Lara Friedman at Americans for Peace Now blasts a Haaretz report today that the United States has dropped its demand for a settlement freeze in eastern Jerusalem. She notes that the writer of the story, Barak Ravid, "has repeatedly reported rumor and spin as news (including his reporting, not once but twice, that the Israeli Ambassador in Washington was ‘summoned’ to the State Department, when both times this is not what happened, as confirmed by other journalists)":
The point being, there is absolutely no reason to assume Ravid has this story right.
Savvy consumers of the news — including members of the peace camp who may be fearful that the Obama Administration, like so many US administrations that have gone before it, will eventually give in to Israel on these key issues — would do well to remember that in this kind of high-stakes political poker, a lot of what we hear in the press is spin (and bluffing). And we would all do well to wait and see what is actually agreed before passing judgment.
Meanwhile, APN questions another one of Ravid’s reports for Haaretz in an action alert it sent to residents of Rep. Howard Berman’s California congressional district this week. That article quoted the House Foreign Affairs Committee chairman as saying that the Obama administration’s "demand for absolute cessation of construction in the settlements was ‘mistaken.’" The alert stated:
Given the manner in which the story was leaked to the paper, it’s entirely possible that this sentiment does not represent Berman’s views. (In fact, some leaders who attended the meeting tell me that Berman worked hard to convince the audience that Obama’s approach was the right one).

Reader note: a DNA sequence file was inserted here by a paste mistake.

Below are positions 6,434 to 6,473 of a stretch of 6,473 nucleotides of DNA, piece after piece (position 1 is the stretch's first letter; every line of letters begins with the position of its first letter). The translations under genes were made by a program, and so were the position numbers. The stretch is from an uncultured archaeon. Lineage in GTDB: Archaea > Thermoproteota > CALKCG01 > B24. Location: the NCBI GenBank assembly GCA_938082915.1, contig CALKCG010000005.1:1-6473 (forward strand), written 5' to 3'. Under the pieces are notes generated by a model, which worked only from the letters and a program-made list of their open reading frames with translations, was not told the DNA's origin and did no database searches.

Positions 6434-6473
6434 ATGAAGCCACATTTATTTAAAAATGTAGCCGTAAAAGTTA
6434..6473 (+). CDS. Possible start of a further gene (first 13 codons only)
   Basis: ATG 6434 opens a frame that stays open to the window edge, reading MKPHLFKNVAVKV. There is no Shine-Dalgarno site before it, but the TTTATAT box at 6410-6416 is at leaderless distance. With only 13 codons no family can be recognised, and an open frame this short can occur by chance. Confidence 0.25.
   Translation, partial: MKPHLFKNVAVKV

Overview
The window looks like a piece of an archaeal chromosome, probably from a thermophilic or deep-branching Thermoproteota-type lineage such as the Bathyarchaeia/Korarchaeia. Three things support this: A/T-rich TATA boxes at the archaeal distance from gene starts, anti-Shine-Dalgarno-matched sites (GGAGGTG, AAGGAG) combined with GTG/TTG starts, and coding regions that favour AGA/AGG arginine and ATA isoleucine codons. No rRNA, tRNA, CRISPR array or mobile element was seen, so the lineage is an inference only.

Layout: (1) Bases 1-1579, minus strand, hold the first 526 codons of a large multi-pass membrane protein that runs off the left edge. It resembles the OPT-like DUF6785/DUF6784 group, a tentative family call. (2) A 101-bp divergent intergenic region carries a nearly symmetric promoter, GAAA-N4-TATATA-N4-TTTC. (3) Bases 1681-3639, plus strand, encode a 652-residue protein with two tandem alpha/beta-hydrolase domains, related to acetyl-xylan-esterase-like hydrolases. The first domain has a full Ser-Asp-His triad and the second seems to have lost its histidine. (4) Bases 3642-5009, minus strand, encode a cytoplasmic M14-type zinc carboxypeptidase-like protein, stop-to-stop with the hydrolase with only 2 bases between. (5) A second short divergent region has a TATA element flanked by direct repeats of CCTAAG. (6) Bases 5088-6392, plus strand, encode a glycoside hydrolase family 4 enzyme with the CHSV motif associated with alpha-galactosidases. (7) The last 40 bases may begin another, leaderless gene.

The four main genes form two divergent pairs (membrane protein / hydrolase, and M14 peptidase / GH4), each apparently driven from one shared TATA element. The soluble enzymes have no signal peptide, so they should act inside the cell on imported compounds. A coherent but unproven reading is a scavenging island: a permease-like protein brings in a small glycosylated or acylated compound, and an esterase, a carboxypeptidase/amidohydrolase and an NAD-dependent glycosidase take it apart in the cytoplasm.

Nevertheless, Berman is a senior Democrat, a leading Jewish member, and the Chairman of the House Committee on Foreign Affairs. What he says matters. And what people are saying he said matters, too.
Ask Berman to clarify his position on the Obama Administration’s peace policy and to make clear that he supports President Obama in his historic effort to achieve a breakthrough that can open the door for serious, successful peace negotiations.
APN says it talked to people in the meeting who don’t recall Berman ever using the word "mistaken." We called Berman’s congressional office to ask whether the article was accurate, and were sent an article from the Guardian which said this about the Berman meeting:
Last week, the chairman of the US House of Representatives foreign affairs committee, Howard Berman, a Democrat, told a closed meeting of Jewish leaders in Los Angeles that Obama was wrong to put pressure on Israel over the settlements.
Berman said the administration’s position had benefitted the Palestinian leader, Mahmoud Abbas, who was "waiting for the US to present him Israel on a platter."
This article says Obama was wrong to "put pressure on Israel over the settlements" — which could mean that Berman didn’t object to the policy of a settlement freeze, just the public way that the administration has gone about pursuing it. We’ve asked Berman’s office twice for further clarification — and whether Berman used the word "mistaken" — but have not yet receieved a response.